We solved the problem of mosaicing scenes with vacant spaces
using the positional information from the IMU available on the quadcopter.
The standard stitching methods use feature matching algorithms for
estimating the homography between two images.
Feature matching algorithms require detection of sufficient reliable
features in the images to be matched.
Popular stitching softwares such as Adobe Photoshop are unable to handle vacant spaces.
Scenes containing large regions with vacant spaces result in
very few (or almost zero) features.
At other occasions, there are too many features, when parts of the scene are repeated as seen in the figure.
Selection Algorithm: We use the IMU to
select representative images from the video and arrange them into a rectangular grid according to the 'spatial' neighborhood.
It brings down the number of images to be stitched to a manageable number.
It also disambiguates situations when multiple images that are spatially distant, have similar, repeated features.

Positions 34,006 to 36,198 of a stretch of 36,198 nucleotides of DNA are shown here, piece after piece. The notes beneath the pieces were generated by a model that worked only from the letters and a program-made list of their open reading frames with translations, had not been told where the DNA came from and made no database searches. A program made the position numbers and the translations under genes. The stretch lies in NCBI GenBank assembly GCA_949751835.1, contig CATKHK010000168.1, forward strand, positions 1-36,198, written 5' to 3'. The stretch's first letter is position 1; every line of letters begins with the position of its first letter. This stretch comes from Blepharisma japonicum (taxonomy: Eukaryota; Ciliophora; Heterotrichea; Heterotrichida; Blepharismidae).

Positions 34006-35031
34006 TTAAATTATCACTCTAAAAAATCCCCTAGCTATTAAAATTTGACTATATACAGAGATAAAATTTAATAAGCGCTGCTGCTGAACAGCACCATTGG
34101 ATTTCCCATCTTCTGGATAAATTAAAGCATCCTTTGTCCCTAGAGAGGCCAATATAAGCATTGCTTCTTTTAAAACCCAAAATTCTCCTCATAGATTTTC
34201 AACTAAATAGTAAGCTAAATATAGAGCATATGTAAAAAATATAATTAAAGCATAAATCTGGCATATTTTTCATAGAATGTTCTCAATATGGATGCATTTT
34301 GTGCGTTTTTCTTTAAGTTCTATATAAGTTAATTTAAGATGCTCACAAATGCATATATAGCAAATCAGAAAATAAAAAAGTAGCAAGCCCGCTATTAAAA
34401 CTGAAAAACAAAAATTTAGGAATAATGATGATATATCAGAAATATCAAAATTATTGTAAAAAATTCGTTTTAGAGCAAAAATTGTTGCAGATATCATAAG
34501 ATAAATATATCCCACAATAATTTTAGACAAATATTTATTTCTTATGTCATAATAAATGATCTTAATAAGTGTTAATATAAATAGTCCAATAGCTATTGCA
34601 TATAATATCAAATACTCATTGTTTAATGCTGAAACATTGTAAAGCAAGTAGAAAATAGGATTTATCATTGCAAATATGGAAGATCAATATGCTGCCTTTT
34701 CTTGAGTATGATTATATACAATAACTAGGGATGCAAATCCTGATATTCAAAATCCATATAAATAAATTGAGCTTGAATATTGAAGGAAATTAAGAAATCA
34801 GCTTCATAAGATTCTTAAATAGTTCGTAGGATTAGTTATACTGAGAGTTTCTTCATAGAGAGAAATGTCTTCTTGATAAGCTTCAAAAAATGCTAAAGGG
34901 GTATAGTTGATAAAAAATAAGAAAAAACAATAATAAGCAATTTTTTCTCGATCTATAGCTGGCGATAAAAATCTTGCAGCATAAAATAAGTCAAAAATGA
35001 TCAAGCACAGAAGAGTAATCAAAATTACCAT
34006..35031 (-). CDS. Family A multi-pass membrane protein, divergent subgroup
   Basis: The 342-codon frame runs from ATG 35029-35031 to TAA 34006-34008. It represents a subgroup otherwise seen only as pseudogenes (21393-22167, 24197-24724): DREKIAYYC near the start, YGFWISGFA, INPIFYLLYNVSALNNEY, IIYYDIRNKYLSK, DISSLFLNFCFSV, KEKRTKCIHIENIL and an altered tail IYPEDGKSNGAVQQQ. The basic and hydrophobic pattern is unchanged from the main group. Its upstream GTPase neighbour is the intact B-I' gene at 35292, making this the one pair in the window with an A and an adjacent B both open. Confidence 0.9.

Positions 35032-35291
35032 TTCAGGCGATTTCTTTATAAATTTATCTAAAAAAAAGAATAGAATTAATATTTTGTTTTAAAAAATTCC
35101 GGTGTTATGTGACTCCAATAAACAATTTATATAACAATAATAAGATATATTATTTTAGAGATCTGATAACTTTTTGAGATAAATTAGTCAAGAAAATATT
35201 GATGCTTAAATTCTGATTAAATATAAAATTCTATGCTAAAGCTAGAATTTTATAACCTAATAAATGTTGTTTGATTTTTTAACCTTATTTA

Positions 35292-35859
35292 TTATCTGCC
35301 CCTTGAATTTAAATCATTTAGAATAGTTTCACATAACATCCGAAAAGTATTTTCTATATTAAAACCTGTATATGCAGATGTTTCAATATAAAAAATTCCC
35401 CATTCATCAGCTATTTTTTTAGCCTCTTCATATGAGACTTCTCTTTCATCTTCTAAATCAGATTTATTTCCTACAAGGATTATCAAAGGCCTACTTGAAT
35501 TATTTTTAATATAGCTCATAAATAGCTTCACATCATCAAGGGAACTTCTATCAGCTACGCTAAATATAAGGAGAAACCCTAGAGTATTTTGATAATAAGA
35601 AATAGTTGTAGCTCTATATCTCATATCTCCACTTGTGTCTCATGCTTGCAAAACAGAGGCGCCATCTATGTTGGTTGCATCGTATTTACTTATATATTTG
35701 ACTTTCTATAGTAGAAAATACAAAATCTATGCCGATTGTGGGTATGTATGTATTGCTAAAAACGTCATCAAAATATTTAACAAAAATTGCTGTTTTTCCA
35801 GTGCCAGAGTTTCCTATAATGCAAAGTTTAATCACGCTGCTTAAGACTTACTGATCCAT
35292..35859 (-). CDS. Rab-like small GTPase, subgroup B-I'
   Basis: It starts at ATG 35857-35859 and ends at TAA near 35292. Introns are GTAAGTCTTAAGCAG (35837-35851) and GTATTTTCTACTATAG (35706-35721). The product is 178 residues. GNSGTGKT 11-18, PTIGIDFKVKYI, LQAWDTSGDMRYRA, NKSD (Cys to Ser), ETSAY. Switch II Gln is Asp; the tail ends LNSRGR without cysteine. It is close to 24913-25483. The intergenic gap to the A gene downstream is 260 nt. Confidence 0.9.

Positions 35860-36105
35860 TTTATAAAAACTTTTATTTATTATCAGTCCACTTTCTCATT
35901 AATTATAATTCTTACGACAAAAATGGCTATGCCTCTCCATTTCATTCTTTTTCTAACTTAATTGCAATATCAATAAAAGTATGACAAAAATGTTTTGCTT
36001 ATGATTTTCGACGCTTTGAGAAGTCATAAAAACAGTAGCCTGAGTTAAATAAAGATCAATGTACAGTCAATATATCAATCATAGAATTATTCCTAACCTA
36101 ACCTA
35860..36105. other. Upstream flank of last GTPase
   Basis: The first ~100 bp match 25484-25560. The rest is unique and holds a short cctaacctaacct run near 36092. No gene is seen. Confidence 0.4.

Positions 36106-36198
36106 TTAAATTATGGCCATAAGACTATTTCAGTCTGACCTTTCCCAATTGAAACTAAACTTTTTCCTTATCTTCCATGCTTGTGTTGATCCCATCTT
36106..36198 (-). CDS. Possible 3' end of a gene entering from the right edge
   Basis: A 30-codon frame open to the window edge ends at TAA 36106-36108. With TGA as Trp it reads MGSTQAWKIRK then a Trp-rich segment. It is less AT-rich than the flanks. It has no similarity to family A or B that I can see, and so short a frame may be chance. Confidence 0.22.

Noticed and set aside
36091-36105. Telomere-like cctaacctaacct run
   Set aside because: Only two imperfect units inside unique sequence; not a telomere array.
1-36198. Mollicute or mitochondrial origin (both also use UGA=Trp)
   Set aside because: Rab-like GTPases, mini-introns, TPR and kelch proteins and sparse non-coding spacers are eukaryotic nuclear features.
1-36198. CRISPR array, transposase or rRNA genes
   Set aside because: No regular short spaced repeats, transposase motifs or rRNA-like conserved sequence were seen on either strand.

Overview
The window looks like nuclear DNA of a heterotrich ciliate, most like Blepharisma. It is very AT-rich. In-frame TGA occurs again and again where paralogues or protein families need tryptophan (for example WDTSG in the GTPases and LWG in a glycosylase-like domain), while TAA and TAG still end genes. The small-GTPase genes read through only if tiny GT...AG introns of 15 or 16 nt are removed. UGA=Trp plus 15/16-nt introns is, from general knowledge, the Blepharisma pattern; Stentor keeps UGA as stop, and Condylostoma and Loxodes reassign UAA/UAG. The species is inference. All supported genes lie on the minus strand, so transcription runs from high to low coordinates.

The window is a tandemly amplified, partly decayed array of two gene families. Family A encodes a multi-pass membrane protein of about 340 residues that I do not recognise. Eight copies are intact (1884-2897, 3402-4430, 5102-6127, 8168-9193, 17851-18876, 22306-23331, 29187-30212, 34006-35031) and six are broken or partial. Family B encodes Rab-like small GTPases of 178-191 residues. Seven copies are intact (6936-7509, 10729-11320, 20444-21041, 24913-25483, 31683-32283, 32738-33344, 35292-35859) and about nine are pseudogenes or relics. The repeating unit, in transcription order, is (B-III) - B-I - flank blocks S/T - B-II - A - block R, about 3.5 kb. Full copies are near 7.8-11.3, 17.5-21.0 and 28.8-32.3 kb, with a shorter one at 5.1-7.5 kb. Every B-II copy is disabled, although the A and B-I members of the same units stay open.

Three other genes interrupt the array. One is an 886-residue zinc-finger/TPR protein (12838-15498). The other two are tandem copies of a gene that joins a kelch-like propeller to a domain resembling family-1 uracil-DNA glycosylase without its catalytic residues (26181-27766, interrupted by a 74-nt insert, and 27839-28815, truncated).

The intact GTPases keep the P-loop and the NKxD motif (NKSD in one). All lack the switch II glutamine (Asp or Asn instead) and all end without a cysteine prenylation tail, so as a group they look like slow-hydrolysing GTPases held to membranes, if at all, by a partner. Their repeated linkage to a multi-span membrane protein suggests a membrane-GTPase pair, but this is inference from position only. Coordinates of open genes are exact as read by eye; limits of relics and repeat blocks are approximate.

Whenever there are no features
in the overlapped region of two images, we use the IMU data to find the relative position of one image with respect to another.
Input imagery is systematically acquired (top left) by a quadcopter. In the next
step, interesting images are found by clustering the video into
regions based on positional data. A graph is constructed using
proximal images. For each connected component in a graph, standard
stitching techniques are used to create mini-panoramas which are
then joined together into a super panorama
again using IMU data.